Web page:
macOS 13: What we know so far

WWDC 2022 is in a month. The event marks the launch of macOS 13, the next major release of Apple’s software platform for the Mac, as well as the first new operating system after Intel’s full transition to its own processor. Keep going below as we round up the latest rumors and expectations for macOS 13 this year, including new features, release info, and more.

When will macOS 13 be announced?

As per the precedent, macOS 13 will be announced at Apple’s annual Worldwide Developers Conference. This year the WWDC will take place as a virtual event from June 6th to 10th. Apple will be delivering a keynote to kick off the event on June 6, and during that keynote we’re expecting our first look at macOS 13, alongside iOS 16, iPadOS 16, watchOS 9, and tvOS 16.

Following the announcement, Apple will test the operating system for a few months before releasing it to all users in the fall, as the company has been doing for the past few years. Unlike iOS, iPadOS, watchOS, and tvOS, Apple typically takes a little longer to release macOS updates to everyone.

Expect all of this upcoming software to be released in September, while macOS 13 will likely be available by October or November.

What will macOS 13 be called?

As of now, macOS 13 is called Rom internally, but that doesn’t mean much to us outsiders. In recent years, Apple has named its Mac operating systems after California parks. In December, Parker Ortolani wrote about why the company is likely to call macOS 13 mammoth:

We already reported on this in June [2021] about Apple, which owns the trademark for “Mammut”. In the same report, we speculated that Apple was planning to use the name “Monterey” for this year’s version of its Mac operating system, and that turned out to be true. So with Mammoth seemingly the last remaining trademark of a California location, there’s a good chance it’s in the running for macOS 13.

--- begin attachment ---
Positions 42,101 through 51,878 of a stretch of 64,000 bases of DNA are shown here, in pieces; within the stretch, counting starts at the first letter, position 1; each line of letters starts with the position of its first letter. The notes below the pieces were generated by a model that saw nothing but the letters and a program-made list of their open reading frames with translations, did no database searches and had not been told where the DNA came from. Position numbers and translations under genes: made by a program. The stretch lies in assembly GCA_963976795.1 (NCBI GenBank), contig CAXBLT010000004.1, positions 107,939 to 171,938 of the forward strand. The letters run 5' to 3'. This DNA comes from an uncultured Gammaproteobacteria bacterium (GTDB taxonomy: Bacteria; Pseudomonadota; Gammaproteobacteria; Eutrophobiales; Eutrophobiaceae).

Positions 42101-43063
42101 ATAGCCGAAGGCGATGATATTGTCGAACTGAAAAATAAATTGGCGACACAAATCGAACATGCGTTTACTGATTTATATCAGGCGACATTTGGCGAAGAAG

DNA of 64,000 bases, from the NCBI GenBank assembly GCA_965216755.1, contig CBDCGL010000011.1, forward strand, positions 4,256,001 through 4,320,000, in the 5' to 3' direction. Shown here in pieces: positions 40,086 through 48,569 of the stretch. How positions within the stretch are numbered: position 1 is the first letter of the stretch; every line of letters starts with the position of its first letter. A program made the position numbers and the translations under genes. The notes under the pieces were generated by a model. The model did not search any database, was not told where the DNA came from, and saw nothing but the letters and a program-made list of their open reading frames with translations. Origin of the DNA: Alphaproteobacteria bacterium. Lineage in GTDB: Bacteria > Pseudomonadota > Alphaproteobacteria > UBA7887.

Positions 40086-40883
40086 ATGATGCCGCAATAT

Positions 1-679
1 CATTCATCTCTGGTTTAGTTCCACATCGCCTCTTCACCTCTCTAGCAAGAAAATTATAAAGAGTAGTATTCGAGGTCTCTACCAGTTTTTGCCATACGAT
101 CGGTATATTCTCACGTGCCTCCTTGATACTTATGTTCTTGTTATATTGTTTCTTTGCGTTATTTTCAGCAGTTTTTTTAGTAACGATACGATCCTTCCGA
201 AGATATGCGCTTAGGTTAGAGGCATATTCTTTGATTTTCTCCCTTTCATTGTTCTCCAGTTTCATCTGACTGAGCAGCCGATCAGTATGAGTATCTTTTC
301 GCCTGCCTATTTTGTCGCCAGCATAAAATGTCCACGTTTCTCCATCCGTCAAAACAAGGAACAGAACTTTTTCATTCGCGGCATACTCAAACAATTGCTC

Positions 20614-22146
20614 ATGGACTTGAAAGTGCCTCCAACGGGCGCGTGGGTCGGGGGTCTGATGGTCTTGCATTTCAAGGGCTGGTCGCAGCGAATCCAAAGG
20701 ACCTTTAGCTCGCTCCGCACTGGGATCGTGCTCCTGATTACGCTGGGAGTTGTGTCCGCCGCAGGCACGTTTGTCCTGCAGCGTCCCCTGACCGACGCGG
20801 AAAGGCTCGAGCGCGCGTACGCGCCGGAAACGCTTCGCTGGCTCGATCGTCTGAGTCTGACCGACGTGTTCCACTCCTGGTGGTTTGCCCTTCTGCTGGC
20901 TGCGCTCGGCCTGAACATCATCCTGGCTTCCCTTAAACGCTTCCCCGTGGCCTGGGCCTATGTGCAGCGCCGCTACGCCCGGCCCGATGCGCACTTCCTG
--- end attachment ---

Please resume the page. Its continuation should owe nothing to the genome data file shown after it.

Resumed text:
Devices supported by macOS 13

Note: This is just a concept image, not real information.

As Apple completes its two-year transition from Intel to its own chips, it’s likely that more Intel Macs will lose support for macOS 13.

Most likely, Macs from 2013, 2014 and 2015 could be ripped off. As of now, here are the Macs that currently support macOS 12 Monterey:

  • MacBooks from 2015
  • Early 2015 and later MacBook Air
  • Early 2015 and later MacBook Pro
  • Mac mini Late 2014 and later
  • Late 2015 and later iMac
  • 2017 and newer iMac Pro
  • Late 2013 and later Mac Pro
  • 2022 MacStudio

New properties

macOS 13 will likely focus on Apple Silicon Macs more than ever. With deeper integration between hardware and software, macOS 13 could see revamped notifications, widgets all over the home screen, and improvements to Universal Control.

9to5Mac’s take

Although rumors about macOS 13 are almost non-existent, Apple is certainly preparing a big announcement for this operating system. After years of neglect, the company has never been more at home with its Mac lineup.

But more than just releasing new features, since macOS 12 Monterey had many delayed features, I hope Apple can launch them as soon as possible. Universal Control, for example, launched a few weeks ago but is currently still in beta.

What are you hoping for from the new version of macOS? What’s at the top of your wish list? Let us know in the comments!


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